I've read many of Harvey's works before. The man has written celebrated works on social philosophy, urban geography, international relations, literary criticism, history and heterodox economics. Virtually all of his past works have something interesting to say, and he occupies a well-earned place as one of the most cited scholars in the modern world. Depending on what field of knowledge or academic literature you're interested in, Harvey probably has one book in particular for you!
However, if you want to become acquainted with Harvey's Marxian work as a whole, this book is the best place to start. Basically, this book is a general introduction to the Marxian perspective on global economics, social change, political hegemony, and democracy by way of Harvey. Interestingly, there have been many attempts over the past decade to create such introductions, ranging from Chris Harman's Zombie Capitalism: Global Crisis and the Relevance of Marx to Terry Eagleton's Why Marx Was Right the new edition of 'Marx's Capital': Fifth Edition by Ben Fine and Alfredo Saad-Filho, the Anti-capitalism a Marxist Introduction essay collection edited by Alfredo Saad-Filho, and the recent and excellent The Invisible Handcuffs of Capitalism: How Market Tyranny Stifles the Economy by Stunting Workers by Michael Perelman. Overall, I'd say that "The Enigma of Capitalism" is tied with Perelman's recent book as the best of these introductions. So, by reading this book, you'll be giving yourself an excellent introduction to both Harvey and Marxist thought in general.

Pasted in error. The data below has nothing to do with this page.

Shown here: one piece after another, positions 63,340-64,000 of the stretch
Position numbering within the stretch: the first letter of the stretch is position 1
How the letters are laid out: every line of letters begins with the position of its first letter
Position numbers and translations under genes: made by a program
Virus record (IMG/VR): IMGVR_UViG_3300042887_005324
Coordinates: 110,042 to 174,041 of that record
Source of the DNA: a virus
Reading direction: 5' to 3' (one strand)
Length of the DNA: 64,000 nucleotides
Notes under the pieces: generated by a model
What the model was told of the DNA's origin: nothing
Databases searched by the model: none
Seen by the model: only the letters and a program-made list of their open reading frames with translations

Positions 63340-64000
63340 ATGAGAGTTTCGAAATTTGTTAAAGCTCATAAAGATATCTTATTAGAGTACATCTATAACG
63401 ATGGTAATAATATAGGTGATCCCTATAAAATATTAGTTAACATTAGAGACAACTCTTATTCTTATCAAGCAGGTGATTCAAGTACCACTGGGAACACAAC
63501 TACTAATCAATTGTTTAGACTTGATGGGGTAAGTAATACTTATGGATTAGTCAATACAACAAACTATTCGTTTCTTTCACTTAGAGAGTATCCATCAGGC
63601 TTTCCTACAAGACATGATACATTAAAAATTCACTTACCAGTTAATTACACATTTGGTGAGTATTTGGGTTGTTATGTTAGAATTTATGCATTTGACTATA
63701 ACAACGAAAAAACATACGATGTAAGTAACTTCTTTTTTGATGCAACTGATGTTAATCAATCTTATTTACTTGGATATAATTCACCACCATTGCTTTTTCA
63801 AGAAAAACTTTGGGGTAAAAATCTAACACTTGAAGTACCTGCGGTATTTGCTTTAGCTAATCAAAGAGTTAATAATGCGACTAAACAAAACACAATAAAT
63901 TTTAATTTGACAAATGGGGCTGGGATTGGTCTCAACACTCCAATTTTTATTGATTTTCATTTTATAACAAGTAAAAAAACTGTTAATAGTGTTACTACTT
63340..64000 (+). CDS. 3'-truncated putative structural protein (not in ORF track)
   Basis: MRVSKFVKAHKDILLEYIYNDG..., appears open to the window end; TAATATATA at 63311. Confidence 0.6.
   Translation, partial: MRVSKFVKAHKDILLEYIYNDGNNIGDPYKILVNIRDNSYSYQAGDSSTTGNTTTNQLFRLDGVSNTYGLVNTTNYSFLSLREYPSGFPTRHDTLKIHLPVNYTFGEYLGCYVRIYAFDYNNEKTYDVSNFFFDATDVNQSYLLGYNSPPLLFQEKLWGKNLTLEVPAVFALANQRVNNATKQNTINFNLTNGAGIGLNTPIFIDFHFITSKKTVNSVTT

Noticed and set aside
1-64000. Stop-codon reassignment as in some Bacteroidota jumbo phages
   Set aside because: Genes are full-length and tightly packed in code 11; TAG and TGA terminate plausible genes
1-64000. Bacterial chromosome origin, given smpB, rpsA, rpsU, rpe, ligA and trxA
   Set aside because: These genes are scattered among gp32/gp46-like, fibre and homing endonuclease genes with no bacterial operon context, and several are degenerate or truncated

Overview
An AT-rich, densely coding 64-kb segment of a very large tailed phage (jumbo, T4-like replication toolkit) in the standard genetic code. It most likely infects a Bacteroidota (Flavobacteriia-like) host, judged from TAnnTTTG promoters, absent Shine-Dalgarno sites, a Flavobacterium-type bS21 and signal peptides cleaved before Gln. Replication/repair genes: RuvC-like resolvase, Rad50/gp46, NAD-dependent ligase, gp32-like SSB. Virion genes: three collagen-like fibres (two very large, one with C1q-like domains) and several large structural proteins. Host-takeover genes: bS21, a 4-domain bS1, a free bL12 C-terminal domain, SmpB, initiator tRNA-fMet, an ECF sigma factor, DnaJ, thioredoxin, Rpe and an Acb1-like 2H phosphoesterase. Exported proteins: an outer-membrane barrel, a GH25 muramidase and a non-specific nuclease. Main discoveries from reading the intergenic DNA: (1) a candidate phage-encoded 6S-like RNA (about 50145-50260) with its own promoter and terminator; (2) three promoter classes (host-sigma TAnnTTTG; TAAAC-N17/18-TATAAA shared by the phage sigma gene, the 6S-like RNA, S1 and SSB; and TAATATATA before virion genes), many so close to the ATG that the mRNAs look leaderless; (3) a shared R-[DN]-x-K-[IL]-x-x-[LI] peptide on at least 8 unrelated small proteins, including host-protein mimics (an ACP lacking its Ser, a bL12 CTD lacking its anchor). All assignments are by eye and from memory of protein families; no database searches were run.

I'll avoid going into the details of this book, but here's how you could summarize the content: Harvey uses the recent financial crisis to illustrate the structural contradictions of capitalism, capitalism's negative cultural effects, the evolutionary nature of capitalism, the insurmountable (from within capitalism itself) social problems that capitalism thrusts upon humanity, and the way that Marxism provides a conceptual scheme to understand and confront these problems. If this sounds overly technical, fear not- it's probably my fault. Harvey himself does a great job of connecting his theoretical understanding of capitalism to the actual concrete social and cultural problems the modern world faces. In doing so, he demonstrates Marxism's superiority to orthodox economics' stodgy obsession with creating perfect mathematical models while ignoring the sociological and ecological effects capitalism has on both mother earth and the greater mass of humanity. Harvey's ability to present both theory and practical observations makes him much more lucid than most political commentators of this sort.
Some commentators are so steeped in the "practical" to the point where they can't see the ideological impetus behind ecological and social problems. Meanwhile, other commentators seem to conceive of society's ills as nothing more than some sort of theoretical inefficiency, without taking into account the economic causal factors behind social and ecological ills. Harvey's approach, and the Marxist approach when done right, shows that you can't describe concrete problems without using theory, and you can't develop a meaningful theory without careful analysis of concrete problems. This should be a highly recommended read for intellectually curious and socially conscious readers.